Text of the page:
BAQUBA – Iraqis seem divided on who they would like to see as the next U.S. president, but few believe that either will end the occupation.
"The U.S administration has committed a big mistake in Iraq," Adil Ibrahim, a local physician in Baquba, capital city of Diyala province, located 60 mi. northeast of Baghdad, told IPS. "We hope that whoever wins the election, the new administration can mend the huge mistakes of this one."
Some wish for Barack Obama to win because he claims to represent a great change in the history of the United States.
"Being a black man, he definitely carries different thoughts about the world," Ali Hussein, a city employee, told IPS. "We sympathize with him since he has some kind of Muslim origins. He may view Arabs in a new and different way."
Adding to this view, Naser Mahdi, a secondary school teacher, told IPS, "I feel he is totally different. The world needs new blood in rulers, and we hope that he might decrease the dominating authority of the United States."
"Because the result of the race affects the lives of Iraqis, I wish that a Democrat could win the round in order to give Iraqis a better future," schoolteacher Khalid Abid told IPS. "We still hope to be viewed with care and consideration. Things surely must change in Iraq after the elections."
But Abdulla Hamid, a city resident, expressed deep concern over Obama’s recent speech at the influential American Israel Public Affairs Committee (AIPAC), the pro-Israel lobby in the U.S.
"What hope is there in a man who wears the Israeli flag and calls for a Jewish state with a unified Jerusalem?" Hamid told IPS. "Obama clearly couldn’t care less about the Palestinians and the Arabs."
Hamid referred to the fact that Obama appeared at the speech with a lapel pin comprised of both the U.S. and Israeli flags. In his speech, Obama’s call for a unified Jerusalem omitted Palestinians’ demands for their share of Jerusalem, which is a sacred city for them too.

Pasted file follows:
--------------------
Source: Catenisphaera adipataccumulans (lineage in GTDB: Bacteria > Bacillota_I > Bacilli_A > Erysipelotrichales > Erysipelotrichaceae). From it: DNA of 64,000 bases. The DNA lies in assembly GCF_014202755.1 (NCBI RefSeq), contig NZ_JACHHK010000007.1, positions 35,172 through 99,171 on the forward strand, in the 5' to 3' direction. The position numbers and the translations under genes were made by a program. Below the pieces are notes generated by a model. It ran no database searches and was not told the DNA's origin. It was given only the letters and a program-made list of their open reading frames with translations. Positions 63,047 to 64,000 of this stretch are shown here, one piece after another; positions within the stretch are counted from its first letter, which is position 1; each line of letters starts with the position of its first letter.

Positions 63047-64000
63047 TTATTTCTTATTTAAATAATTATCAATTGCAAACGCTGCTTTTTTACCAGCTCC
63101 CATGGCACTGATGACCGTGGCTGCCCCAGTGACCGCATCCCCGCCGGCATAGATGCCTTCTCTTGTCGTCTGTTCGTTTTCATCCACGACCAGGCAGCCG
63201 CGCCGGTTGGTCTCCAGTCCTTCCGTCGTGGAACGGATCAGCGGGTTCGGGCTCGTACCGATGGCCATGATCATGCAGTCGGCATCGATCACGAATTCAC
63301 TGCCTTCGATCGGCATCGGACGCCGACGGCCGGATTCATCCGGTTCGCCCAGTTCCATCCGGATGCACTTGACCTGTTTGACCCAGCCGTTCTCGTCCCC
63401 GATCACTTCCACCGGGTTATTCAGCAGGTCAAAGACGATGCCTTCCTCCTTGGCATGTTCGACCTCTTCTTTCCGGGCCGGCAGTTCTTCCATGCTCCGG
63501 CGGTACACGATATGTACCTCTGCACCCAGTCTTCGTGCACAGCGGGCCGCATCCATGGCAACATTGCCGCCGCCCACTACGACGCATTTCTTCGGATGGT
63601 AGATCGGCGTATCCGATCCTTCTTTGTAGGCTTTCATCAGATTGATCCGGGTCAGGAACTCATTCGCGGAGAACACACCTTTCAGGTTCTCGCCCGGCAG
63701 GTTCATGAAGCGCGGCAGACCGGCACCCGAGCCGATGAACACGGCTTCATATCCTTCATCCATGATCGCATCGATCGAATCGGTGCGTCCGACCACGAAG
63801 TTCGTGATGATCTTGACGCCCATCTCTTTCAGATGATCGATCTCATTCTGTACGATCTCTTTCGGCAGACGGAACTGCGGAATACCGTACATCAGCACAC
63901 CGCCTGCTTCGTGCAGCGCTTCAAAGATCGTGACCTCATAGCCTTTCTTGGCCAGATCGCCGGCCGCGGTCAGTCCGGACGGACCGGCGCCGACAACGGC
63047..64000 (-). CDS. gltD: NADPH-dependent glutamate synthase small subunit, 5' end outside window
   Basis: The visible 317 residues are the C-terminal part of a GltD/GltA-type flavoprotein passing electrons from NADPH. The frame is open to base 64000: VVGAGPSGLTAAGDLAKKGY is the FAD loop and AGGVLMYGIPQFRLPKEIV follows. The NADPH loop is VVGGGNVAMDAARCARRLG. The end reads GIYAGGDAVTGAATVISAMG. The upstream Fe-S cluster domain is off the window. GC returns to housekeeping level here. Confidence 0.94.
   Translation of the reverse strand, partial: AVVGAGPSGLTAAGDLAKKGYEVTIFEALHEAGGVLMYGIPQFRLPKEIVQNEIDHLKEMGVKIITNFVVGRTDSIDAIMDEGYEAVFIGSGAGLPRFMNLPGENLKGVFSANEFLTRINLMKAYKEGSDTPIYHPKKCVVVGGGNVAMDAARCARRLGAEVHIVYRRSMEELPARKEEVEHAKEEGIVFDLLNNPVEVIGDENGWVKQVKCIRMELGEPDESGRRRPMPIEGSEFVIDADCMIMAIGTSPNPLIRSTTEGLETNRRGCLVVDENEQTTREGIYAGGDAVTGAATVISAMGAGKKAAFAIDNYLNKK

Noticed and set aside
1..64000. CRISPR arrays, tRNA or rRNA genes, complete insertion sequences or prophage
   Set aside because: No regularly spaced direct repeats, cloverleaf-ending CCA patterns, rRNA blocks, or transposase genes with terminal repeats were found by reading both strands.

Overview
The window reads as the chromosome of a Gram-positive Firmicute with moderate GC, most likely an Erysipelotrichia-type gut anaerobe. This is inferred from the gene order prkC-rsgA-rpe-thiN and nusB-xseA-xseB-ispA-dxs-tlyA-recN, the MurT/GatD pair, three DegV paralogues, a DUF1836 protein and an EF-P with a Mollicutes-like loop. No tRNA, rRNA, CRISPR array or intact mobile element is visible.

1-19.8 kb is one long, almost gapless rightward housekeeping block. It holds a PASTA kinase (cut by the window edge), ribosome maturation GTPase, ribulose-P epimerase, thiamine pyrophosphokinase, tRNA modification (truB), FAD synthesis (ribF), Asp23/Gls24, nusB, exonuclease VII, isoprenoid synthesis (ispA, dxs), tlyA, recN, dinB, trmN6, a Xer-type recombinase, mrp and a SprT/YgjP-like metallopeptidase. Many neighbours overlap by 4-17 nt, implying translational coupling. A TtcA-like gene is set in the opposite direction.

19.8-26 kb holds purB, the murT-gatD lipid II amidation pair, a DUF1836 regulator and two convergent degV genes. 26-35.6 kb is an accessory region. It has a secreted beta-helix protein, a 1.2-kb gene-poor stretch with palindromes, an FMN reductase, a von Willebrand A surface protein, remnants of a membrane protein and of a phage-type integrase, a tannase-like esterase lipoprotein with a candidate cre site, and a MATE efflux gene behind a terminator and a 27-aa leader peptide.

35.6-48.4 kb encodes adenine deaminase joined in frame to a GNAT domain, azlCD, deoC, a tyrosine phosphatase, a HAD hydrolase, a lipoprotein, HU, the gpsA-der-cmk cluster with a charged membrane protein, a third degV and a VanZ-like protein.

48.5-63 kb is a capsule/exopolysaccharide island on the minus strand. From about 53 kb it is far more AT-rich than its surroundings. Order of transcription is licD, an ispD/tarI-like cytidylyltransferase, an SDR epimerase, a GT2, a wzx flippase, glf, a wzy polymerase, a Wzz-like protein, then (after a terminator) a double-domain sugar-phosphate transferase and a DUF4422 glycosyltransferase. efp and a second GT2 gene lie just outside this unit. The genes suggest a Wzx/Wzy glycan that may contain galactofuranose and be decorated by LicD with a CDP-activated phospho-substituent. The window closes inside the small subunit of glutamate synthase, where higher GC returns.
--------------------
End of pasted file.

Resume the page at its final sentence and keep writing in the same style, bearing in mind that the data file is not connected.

Like most U.S. citizens, most Iraqis are not familiar with U.S. candidates’ foreign policy positions. While Obama, the Democratic presidential hopeful, calls for a shift in the U.S. policy in Iraq, neither he nor his Republican rival, John McCain, talk about changing the National Security Strategy of the U.S., or the military document Joint Vision 2020, which calls for "full spectrum dominance" of the world by the U.S. military by the year 2020.
"Full spectrum dominance" means not just total control of land, air, and sea, but also of information and space.
"The U.S. strategy is firm and unchanging," a political analyst at Diyala University told IPS on the condition of anonymity, given widespread fear of U.S. forces. "It makes no difference whether one wins or the other. The general strategy is well established and is never affected by the changing of the president."
"I do agree with this point of view," local merchant Abdul-Rahman told IPS. "During the Nineties we wished that Bill Clinton would win in order to stop the economic sanctions that caused us so much suffering. When Clinton became president, sanctions remained as they were, and even worsened."
Barack Obama has made public statements that he will withdraw U.S. forces from Iraq. But his advisers speak of plans to keep at least 60,000-90,000 troops in Iraq, and at least until 2013, the year his first term in office would end if he is elected.
Many Iraqis appear to be skeptical of the promises made by Obama.
"I’ll believe the troops are gone from Iraq when they are no longer on our streets and their warplanes no longer bomb our homes," a local merchant told IPS. "All politicians are liars; even schoolchildren know this."